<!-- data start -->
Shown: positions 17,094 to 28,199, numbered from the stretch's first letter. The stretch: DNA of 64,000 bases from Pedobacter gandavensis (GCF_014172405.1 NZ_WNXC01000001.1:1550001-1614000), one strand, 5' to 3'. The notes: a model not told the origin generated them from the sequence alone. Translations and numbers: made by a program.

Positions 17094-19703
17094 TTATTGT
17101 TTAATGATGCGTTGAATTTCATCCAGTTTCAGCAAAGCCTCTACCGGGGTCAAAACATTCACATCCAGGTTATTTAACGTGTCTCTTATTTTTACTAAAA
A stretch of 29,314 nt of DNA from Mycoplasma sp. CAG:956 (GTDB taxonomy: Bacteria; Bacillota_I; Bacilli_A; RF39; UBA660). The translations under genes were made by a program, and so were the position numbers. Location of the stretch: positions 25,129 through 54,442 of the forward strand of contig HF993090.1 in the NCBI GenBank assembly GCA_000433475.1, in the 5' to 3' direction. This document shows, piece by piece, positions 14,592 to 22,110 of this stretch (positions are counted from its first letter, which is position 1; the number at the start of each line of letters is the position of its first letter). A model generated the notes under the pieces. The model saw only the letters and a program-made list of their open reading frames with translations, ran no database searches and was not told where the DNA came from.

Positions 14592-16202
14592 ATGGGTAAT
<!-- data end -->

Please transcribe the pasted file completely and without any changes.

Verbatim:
Shown: positions 17,094 to 28,199, numbered from the stretch's first letter. The stretch: DNA of 64,000 bases from Pedobacter gandavensis (GCF_014172405.1 NZ_WNXC01000001.1:1550001-1614000), one strand, 5' to 3'. The notes: a model not told the origin generated them from the sequence alone. Translations and numbers: made by a program.

Positions 17094-19703
17094 TTATTGT
17101 TTAATGATGCGTTGAATTTCATCCAGTTTCAGCAAAGCCTCTACCGGGGTCAAAACATTCACATCCAGGTTATTTAACGTGTCTCTTATTTTTACTAAAA
A stretch of 29,314 nt of DNA from Mycoplasma sp. CAG:956 (GTDB taxonomy: Bacteria; Bacillota_I; Bacilli_A; RF39; UBA660). The translations under genes were made by a program, and so were the position numbers. Location of the stretch: positions 25,129 through 54,442 of the forward strand of contig HF993090.1 in the NCBI GenBank assembly GCA_000433475.1, in the 5' to 3' direction. This document shows, piece by piece, positions 14,592 to 22,110 of this stretch (positions are counted from its first letter, which is position 1; the number at the start of each line of letters is the position of its first letter). A model generated the notes under the pieces. The model saw only the letters and a program-made list of their open reading frames with translations, ran no database searches and was not told where the DNA came from.

Positions 14592-16202
14592 ATGGGTAAT